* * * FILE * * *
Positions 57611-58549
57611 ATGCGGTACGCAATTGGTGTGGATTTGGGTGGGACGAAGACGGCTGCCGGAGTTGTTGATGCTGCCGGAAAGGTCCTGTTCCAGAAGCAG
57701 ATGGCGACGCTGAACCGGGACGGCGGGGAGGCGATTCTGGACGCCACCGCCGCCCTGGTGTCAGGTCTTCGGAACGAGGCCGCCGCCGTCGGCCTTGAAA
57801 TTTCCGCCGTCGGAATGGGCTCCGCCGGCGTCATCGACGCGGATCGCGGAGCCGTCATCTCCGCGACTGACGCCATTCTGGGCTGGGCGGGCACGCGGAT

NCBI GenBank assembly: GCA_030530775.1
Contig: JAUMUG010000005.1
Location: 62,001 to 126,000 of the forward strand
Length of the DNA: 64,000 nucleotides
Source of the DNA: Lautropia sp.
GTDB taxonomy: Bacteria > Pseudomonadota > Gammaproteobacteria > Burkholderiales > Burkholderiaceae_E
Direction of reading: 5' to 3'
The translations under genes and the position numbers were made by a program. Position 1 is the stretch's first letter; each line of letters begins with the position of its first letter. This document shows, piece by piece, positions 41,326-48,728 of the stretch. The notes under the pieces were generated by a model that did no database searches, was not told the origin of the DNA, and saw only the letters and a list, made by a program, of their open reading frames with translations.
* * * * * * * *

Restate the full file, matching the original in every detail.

Positions 57611-58549
57611 ATGCGGTACGCAATTGGTGTGGATTTGGGTGGGACGAAGACGGCTGCCGGAGTTGTTGATGCTGCCGGAAAGGTCCTGTTCCAGAAGCAG
57701 ATGGCGACGCTGAACCGGGACGGCGGGGAGGCGATTCTGGACGCCACCGCCGCCCTGGTGTCAGGTCTTCGGAACGAGGCCGCCGCCGTCGGCCTTGAAA
57801 TTTCCGCCGTCGGAATGGGCTCCGCCGGCGTCATCGACGCGGATCGCGGAGCCGTCATCTCCGCGACTGACGCCATTCTGGGCTGGGCGGGCACGCGGAT

NCBI GenBank assembly: GCA_030530775.1
Contig: JAUMUG010000005.1
Location: 62,001 to 126,000 of the forward strand
Length of the DNA: 64,000 nucleotides
Source of the DNA: Lautropia sp.
GTDB taxonomy: Bacteria > Pseudomonadota > Gammaproteobacteria > Burkholderiales > Burkholderiaceae_E
Direction of reading: 5' to 3'
The translations under genes and the position numbers were made by a program. Position 1 is the stretch's first letter; each line of letters begins with the position of its first letter. This document shows, piece by piece, positions 41,326-48,728 of the stretch. The notes under the pieces were generated by a model that did no database searches, was not told the origin of the DNA, and saw only the letters and a list, made by a program, of their open reading frames with translations.